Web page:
In Waymo LLC v. Uber Techs., Inc., the Northern District of California held that the doctrine of the common interest could not be invoked without a common legal interest. 2017 WL 2694191, `8 (N.D. Cal. June 21, 2017). In Waymo, Uber, Otto and Leandowski negotiated the sale of Otto to Uber for millions of dollars. During this process, the parties shared confidential information under the aegis of a common defence agreement. However, the common defence agreement was cancelled because the parties negotiating an agreement reject each other and cannot be characterized as a common legal interest in the case. Id. In the end, the party attempting to assert privileges must prove that at the time of disclosure, the third party was related to the party in a common legal case. In other words, the common legal case cannot occur after the communication of the communications and the common legal case cannot have expired when the communications were made. Therefore, in order to use the common interest prerogative, it is wise for the parties to reach an agreement on the nature of the relationship, the common legal cause and the resulting litigation.

In addition, it may be useful for a party, even if it is not always practical, to initiate litigation before exchanging communications with third parties. Communication between an advisor (or other third party) and a client may be protected by solicitor-client privilege if the advisor is an “intermediate gap” between a lawyer and a client. Garrett v. Metropolitan Life Ins. Co., 1996 U.S. Dist. LEXIS 8054 (S.D.N.Y. June 11, 1996) (Bernikow, Mag. J.), adopted, 1996 U.S.

Dist. LEXIS 14468 (S.D.N.Y. Oct 2, 2, 1996). However, it is essential that communication between the advisor and the client be made for the explicit purpose of obtaining the assistance of a lawyer. In re G-I Holdings, Inc. 218 F.R.D. 428, 434 (D.N.J. 2003). In addition, the consultant must be considered the “functional equivalent” of an employee of the client company.

Viacom, Inc. v. Sumitomo Corp. (In re Copper Mkt Antitrust Litig.), 200 F.R.D. 213, 218-20 (S.D.N.Y. 2001). The definition of an advisor as a “functional equivalent” of a company employee depends on whether the advisor is acting for the company and has the information that lawyers need to provide legal advice. In re Grand Jury Subpoenas, 995 F. Supp.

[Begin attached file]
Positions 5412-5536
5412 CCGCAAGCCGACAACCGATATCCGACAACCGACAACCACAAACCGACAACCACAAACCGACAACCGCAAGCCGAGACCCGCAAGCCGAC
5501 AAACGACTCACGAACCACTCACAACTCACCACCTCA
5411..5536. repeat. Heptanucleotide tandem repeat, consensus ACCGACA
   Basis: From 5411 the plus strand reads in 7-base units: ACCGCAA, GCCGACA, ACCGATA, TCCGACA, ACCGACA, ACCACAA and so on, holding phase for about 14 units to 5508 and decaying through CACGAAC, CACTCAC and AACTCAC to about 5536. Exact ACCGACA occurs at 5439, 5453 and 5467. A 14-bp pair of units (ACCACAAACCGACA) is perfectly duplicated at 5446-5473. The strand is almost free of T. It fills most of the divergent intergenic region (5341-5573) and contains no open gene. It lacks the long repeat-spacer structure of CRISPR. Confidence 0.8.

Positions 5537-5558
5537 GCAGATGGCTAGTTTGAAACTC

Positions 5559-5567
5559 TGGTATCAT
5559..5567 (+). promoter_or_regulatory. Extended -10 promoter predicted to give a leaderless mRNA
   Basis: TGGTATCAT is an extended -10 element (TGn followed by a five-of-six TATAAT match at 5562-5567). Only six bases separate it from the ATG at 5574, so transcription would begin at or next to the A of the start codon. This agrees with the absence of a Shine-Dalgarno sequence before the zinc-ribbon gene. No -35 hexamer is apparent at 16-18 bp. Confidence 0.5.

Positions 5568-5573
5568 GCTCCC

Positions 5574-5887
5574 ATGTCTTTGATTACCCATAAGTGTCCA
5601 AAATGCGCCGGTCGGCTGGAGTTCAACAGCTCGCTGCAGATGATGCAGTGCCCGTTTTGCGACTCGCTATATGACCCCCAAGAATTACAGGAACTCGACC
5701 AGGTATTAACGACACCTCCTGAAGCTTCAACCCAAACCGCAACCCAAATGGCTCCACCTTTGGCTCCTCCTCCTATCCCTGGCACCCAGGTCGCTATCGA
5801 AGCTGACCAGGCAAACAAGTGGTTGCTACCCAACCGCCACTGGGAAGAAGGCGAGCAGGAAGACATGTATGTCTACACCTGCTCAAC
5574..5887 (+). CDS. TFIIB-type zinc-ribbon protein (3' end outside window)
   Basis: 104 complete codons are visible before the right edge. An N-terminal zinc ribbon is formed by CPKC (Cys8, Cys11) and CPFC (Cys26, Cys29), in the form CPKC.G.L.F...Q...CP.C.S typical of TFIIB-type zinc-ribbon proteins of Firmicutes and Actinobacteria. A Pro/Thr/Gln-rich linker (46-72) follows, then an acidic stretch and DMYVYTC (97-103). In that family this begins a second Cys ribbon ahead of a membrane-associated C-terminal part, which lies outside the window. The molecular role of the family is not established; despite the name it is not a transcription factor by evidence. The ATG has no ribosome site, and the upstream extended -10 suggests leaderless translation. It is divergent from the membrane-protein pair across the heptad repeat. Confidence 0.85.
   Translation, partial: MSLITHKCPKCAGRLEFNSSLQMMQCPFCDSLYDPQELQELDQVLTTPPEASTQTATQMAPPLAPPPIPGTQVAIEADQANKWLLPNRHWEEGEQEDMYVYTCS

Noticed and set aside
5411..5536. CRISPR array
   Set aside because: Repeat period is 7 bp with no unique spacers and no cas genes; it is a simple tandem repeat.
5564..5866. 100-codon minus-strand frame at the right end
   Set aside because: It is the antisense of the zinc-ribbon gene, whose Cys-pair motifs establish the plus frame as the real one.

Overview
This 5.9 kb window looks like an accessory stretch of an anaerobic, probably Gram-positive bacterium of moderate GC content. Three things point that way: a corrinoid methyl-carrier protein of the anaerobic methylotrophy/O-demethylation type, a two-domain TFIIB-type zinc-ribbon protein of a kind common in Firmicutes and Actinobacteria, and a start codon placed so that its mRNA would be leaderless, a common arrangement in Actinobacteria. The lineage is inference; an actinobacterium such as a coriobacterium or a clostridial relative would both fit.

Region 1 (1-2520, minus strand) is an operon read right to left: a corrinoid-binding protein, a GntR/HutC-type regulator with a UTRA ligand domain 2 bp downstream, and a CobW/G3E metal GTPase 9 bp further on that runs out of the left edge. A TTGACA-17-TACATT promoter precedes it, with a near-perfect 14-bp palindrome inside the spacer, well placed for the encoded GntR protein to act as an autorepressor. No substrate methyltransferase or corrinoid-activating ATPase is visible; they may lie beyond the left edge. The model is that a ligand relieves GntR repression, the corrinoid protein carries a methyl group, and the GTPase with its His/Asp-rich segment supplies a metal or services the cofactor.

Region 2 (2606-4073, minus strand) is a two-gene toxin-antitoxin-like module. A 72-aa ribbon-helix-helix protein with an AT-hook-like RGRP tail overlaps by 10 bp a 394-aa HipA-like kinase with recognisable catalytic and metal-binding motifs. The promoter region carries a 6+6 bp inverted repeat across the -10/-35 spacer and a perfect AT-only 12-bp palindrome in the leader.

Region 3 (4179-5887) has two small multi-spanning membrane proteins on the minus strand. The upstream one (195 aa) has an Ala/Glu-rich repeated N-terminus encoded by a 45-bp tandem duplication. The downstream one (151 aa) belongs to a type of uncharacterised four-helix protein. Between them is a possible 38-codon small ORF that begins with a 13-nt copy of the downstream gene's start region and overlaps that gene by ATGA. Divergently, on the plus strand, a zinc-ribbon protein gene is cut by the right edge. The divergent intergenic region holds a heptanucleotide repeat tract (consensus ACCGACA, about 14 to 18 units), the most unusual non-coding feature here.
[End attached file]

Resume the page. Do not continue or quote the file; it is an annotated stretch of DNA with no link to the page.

332, 340 (E.D.N.Y. 1998). And the purpose of consulting-client communication must first and foremost be to seek legal advice – not for commercial purposes. In re Ford Motor Co., 110 F.3d 954, 965 (3d Cir. 1997); United States: Rockwell, Int`l, 897 F.2d 1255, 1264 (3d Cir. 1990); Leonen v. Johns-Manville, 135 F.R.D. 94, 98 (D.N.J.

1990). Courts have generally been cautious in applying solicitor-client privileges to communication between clients and external consultants. See Occidental Chem. Corp. v. OHM Remediation Servs. Corp., 175 F.R.D. 431, 437 (W.D.N.Y. 1997); See also United States Postal Service v.

Phelps Dodge Refining Corp., 852 F. Supp. 156, 159 (E.D.N.Y. 1994); Federal Trade Commission v. TRW, Inc., 202 U.S. App. D.C. 207, 628 F.2d 207, 212 (D.C.Cir.

1980) As a purely legal matter, the common privilege of the defence is a bad name, for it is not really an affirmative privilege; Rather, it is an exception to the exemption granted to the exemption. In general, the disclosure of privileged and confidential information to third parties constitutes a waiver of privilege.